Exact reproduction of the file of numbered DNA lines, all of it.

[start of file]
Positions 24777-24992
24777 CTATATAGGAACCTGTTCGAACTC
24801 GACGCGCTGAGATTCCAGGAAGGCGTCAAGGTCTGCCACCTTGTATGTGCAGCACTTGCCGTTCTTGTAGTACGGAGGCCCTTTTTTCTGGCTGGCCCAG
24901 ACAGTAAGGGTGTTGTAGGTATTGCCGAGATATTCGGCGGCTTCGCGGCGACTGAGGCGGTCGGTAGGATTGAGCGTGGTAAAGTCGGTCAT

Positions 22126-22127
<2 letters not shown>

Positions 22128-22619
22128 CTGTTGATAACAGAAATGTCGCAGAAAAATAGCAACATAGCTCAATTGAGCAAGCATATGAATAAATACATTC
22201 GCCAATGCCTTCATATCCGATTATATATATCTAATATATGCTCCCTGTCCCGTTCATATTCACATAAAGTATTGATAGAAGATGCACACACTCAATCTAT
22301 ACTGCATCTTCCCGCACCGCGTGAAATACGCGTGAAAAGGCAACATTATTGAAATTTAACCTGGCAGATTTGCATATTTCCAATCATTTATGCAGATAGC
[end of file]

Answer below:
Positions 24777-24992
24777 CTATATAGGAACCTGTTCGAACTC
24801 GACGCGCTGAGATTCCAGGAAGGCGTCAAGGTCTGCCACCTTGTATGTGCAGCACTTGCCGTTCTTGTAGTACGGAGGCCCTTTTTTCTGGCTGGCCCAG
24901 ACAGTAAGGGTGTTGTAGGTATTGCCGAGATATTCGGCGGCTTCGCGGCGACTGAGGCGGTCGGTAGGATTGAGCGTGGTAAAGTCGGTCAT

Positions 22126-22127
<2 letters not shown>

Positions 22128-22619
22128 CTGTTGATAACAGAAATGTCGCAGAAAAATAGCAACATAGCTCAATTGAGCAAGCATATGAATAAATACATTC
22201 GCCAATGCCTTCATATCCGATTATATATATCTAATATATGCTCCCTGTCCCGTTCATATTCACATAAAGTATTGATAGAAGATGCACACACTCAATCTAT
22301 ACTGCATCTTCCCGCACCGCGTGAAATACGCGTGAAAAGGCAACATTATTGAAATTTAACCTGGCAGATTTGCATATTTCCAATCATTTATGCAGATAGC